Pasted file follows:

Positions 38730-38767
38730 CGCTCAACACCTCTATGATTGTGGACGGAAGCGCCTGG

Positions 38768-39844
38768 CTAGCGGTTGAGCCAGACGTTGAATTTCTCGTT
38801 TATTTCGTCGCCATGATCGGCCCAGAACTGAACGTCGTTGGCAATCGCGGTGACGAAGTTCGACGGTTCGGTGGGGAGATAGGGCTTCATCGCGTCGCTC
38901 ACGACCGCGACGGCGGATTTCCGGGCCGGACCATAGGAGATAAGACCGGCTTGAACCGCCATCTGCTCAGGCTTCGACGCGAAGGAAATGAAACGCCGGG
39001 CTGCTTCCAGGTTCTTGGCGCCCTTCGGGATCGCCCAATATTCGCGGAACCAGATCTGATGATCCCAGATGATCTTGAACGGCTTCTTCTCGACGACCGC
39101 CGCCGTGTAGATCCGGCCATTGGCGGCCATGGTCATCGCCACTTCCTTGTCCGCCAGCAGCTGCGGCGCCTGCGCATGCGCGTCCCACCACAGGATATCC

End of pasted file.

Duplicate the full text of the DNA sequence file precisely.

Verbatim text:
Positions 38730-38767
38730 CGCTCAACACCTCTATGATTGTGGACGGAAGCGCCTGG

Positions 38768-39844
38768 CTAGCGGTTGAGCCAGACGTTGAATTTCTCGTT
38801 TATTTCGTCGCCATGATCGGCCCAGAACTGAACGTCGTTGGCAATCGCGGTGACGAAGTTCGACGGTTCGGTGGGGAGATAGGGCTTCATCGCGTCGCTC
38901 ACGACCGCGACGGCGGATTTCCGGGCCGGACCATAGGAGATAAGACCGGCTTGAACCGCCATCTGCTCAGGCTTCGACGCGAAGGAAATGAAACGCCGGG
39001 CTGCTTCCAGGTTCTTGGCGCCCTTCGGGATCGCCCAATATTCGCGGAACCAGATCTGATGATCCCAGATGATCTTGAACGGCTTCTTCTCGACGACCGC
39101 CGCCGTGTAGATCCGGCCATTGGCGGCCATGGTCATCGCCACTTCCTTGTCCGCCAGCAGCTGCGGCGCCTGCGCATGCGCGTCCCACCACAGGATATCC